Political leaders are trying to see whether it is possible to elevate Mr. Draghi to president, but also reach a simultaneous deal that keeps the current broad national unity coalition in place, though with more political players in ministries where they can have more visibility and start rebuilding political support ahead of the upcoming elections.
But it would be another thing entirely if the government collapses as a casualty of the political standoff between the left and the right over the presidency, and the battling parties, despite their own interests, prompt early elections.
Even short of that disaster scenario, this week’s elections have the potential to create enough bad blood and vendettas to potentially shift political allegiances and disrupt existing coalitions. A shake-up in Mr. Draghi’s government, or one much like it, has the potential to alter the balance of power among Italy’s parties.
What happens to Draghi?
This election is also especially important because it will most likely determine the future of Mr. Draghi, a heavyweight of Europe, who has presided over a period of stability in Italian politics and good governance.
Mr. Draghi’s supporters argue that making him president for seven years rather than keeping him as prime minister for a few more months would provide Italy with long-term stability and increased status that should calm markets, which have shown jitters at the prospect of his leaving his job as prime minister.
This is especially the case, they argue, because his government has already put in place the country’s major economic plans for the coming years by moving quickly ahead on projects and reforms essentially bankrolled by 200 billion euros in European recovery funds that no one wants to jeopardize.
Some who argue the government cannot do without Mr. Draghi, hope that Mr. Mattarella will stay for another couple of years, and then leave early, opening up the spot to Mr. Draghi at a less politically fraught time.
How does the vote work?
The process to pick the president is as byzantine as the politics. It is full of pomp and ritual. The ballots are secret, but so, in a way, are the nominees — electors can vote for any Italian over age 50 without a criminal record, and no one actually declares his or her candidacy.
It is in this way much like a papal conclave, where the old saying is that whoever enters as pope leaves as a cardinal.
Because of Covid precautions, voting will be held in rounds of 50 to prevent overcrowding in the chamber. In the past, electors placed their secret vote inside wooden tombstone-shaped boxes called “catafalques,” draped with velvet curtains. But this year, they are being replaced by more Covid-unfriendly booths equipped with sanitizing ultraviolet light that will be unveiled an hour before the vote.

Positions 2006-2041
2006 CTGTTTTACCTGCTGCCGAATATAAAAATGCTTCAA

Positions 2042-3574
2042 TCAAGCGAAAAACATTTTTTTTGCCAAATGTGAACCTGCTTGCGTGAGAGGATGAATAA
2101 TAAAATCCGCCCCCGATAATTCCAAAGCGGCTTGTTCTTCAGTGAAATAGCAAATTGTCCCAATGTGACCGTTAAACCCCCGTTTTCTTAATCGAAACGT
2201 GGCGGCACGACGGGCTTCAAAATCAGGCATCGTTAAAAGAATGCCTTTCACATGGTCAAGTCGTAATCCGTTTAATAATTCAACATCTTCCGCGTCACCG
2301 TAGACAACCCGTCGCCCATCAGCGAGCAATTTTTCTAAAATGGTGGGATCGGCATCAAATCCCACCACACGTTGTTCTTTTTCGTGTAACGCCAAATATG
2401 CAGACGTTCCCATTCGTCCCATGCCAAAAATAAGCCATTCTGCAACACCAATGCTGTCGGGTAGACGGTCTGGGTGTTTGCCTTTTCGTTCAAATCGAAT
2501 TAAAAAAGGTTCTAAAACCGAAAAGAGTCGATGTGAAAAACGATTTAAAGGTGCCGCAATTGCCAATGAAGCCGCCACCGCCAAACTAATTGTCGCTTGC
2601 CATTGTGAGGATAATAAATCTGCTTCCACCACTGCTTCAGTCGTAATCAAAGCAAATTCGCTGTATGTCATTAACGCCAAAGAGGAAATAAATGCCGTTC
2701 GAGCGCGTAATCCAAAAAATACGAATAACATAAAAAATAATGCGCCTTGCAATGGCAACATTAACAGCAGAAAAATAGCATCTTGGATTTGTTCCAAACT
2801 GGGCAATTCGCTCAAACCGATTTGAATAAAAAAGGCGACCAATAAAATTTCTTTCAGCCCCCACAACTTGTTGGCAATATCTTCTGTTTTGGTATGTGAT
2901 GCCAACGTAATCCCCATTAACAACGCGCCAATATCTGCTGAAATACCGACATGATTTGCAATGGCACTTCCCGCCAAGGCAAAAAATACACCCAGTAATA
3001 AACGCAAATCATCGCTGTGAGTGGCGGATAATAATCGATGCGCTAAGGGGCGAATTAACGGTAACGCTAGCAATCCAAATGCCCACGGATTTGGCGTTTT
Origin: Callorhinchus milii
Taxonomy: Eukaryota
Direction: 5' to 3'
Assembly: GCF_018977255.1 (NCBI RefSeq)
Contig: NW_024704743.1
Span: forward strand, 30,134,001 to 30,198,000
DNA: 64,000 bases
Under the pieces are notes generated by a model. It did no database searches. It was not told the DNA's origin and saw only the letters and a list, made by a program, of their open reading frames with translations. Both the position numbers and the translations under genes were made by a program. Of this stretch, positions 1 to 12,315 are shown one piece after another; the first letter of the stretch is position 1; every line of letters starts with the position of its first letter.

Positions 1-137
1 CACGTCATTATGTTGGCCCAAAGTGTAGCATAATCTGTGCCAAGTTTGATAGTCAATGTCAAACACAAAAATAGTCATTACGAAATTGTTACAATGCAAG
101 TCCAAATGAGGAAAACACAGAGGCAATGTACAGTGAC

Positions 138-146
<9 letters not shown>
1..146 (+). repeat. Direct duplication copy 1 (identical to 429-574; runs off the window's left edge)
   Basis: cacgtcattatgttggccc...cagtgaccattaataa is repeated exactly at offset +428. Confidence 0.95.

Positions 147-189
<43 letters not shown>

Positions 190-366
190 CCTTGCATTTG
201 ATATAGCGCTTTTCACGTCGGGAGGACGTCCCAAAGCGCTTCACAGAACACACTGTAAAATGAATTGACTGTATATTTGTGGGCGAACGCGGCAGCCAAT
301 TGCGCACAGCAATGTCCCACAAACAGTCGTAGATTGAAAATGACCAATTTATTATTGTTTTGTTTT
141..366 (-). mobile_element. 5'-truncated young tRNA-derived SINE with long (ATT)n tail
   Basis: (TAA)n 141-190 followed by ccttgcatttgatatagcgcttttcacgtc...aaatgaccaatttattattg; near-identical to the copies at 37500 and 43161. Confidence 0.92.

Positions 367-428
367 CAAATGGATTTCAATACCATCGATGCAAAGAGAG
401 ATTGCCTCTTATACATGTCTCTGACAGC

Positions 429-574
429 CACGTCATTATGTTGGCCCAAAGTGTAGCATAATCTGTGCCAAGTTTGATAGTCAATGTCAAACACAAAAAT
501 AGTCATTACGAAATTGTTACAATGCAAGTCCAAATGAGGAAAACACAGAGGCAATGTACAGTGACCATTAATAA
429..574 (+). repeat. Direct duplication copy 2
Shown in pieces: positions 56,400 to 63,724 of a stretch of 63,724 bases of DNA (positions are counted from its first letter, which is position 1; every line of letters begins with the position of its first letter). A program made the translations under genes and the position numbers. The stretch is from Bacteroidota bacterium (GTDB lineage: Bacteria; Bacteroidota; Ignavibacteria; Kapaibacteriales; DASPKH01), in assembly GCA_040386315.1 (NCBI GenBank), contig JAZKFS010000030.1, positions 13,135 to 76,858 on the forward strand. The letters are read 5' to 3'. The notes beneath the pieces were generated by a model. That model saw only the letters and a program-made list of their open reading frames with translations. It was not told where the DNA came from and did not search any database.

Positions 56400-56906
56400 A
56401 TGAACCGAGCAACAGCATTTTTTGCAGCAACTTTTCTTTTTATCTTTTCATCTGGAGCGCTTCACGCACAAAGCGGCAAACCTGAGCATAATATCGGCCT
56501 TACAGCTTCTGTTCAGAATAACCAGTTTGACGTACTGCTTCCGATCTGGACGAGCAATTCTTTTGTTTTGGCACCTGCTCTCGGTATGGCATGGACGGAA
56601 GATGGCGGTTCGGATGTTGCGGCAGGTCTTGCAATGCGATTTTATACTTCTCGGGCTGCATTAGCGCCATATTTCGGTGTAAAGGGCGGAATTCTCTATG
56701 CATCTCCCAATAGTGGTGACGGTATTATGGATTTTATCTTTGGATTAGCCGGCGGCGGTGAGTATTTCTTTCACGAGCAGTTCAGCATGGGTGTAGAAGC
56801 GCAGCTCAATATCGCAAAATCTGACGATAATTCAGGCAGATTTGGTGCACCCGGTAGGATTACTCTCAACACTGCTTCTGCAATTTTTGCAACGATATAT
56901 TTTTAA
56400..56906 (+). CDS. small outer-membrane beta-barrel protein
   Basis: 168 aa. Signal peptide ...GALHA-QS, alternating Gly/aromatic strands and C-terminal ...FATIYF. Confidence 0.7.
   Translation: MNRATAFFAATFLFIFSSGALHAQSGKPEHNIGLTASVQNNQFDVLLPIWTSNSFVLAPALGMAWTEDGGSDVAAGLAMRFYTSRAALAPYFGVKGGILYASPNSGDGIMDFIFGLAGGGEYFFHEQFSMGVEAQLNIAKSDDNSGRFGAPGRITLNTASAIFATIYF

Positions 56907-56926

Voters deposit a piece of paper into a large urn line with green satin and covered in wrought, dark wicker and gilded details. It is nicknamed the “salad bowl.”
Because of Covid restrictions, only one vote will be held a day. A Green Pass, Italy’s health pass for the vaccinated and the recently swabbed, is required to vote. The infected electors will be allowed to vote in a parking lot next to Parliament.
The first three ballots require a candidate to reach 673 votes, or a two-thirds majority of the 1009 electors, which is unlikely in the best of times, and now, with such political fragmentation, considered essentially impossible. Still, the first three ballots are important for the parties to test how compact their members are.
The fourth vote, and in this case the fourth day, is when things are expected to get interesting.
An absolute majority of 505 votes is all that is required to choose a president at that point. The parties hope that by then, they will have come to terms and agreed on someone. But it can go on and on for days. One year, it took Italy 23 ballots to pick a president.
If the voting continues past the end of Mr. Mattarella’s term, which ends on Feb. 3, and especially much beyond that, then it would be clear that Italy’s seemingly ceremonial presidential election has become an exit for Mr. Draghi’s period of stability and a gateway to political disaster.